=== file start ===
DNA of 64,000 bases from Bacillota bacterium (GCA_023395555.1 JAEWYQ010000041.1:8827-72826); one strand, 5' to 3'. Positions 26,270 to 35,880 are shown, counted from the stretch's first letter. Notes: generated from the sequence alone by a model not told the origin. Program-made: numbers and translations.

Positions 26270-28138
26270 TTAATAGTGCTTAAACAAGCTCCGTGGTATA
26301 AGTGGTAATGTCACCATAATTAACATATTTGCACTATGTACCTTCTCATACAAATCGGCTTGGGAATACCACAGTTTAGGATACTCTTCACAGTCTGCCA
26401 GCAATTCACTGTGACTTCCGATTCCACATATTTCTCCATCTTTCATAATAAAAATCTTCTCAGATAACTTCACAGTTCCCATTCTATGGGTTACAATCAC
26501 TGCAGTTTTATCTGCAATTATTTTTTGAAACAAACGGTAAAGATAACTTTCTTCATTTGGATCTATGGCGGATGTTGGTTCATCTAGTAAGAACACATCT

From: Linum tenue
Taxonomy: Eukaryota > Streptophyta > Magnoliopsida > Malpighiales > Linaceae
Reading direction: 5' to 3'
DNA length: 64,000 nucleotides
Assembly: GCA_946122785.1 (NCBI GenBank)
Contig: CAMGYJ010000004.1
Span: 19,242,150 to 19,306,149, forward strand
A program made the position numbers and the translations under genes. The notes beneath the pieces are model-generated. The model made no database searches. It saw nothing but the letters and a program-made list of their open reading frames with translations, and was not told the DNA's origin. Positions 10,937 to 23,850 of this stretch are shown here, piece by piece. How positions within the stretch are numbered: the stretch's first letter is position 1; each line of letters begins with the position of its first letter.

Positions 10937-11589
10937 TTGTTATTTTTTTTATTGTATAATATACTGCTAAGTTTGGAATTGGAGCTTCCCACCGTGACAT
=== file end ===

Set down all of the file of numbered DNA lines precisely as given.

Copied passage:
DNA of 64,000 bases from Bacillota bacterium (GCA_023395555.1 JAEWYQ010000041.1:8827-72826); one strand, 5' to 3'. Positions 26,270 to 35,880 are shown, counted from the stretch's first letter. Notes: generated from the sequence alone by a model not told the origin. Program-made: numbers and translations.

Positions 26270-28138
26270 TTAATAGTGCTTAAACAAGCTCCGTGGTATA
26301 AGTGGTAATGTCACCATAATTAACATATTTGCACTATGTACCTTCTCATACAAATCGGCTTGGGAATACCACAGTTTAGGATACTCTTCACAGTCTGCCA
26401 GCAATTCACTGTGACTTCCGATTCCACATATTTCTCCATCTTTCATAATAAAAATCTTCTCAGATAACTTCACAGTTCCCATTCTATGGGTTACAATCAC
26501 TGCAGTTTTATCTGCAATTATTTTTTGAAACAAACGGTAAAGATAACTTTCTTCATTTGGATCTATGGCGGATGTTGGTTCATCTAGTAAGAACACATCT

From: Linum tenue
Taxonomy: Eukaryota > Streptophyta > Magnoliopsida > Malpighiales > Linaceae
Reading direction: 5' to 3'
DNA length: 64,000 nucleotides
Assembly: GCA_946122785.1 (NCBI GenBank)
Contig: CAMGYJ010000004.1
Span: 19,242,150 to 19,306,149, forward strand
A program made the position numbers and the translations under genes. The notes beneath the pieces are model-generated. The model made no database searches. It saw nothing but the letters and a program-made list of their open reading frames with translations, and was not told the DNA's origin. Positions 10,937 to 23,850 of this stretch are shown here, piece by piece. How positions within the stretch are numbered: the stretch's first letter is position 1; each line of letters begins with the position of its first letter.

Positions 10937-11589
10937 TTGTTATTTTTTTTATTGTATAATATACTGCTAAGTTTGGAATTGGAGCTTCCCACCGTGACAT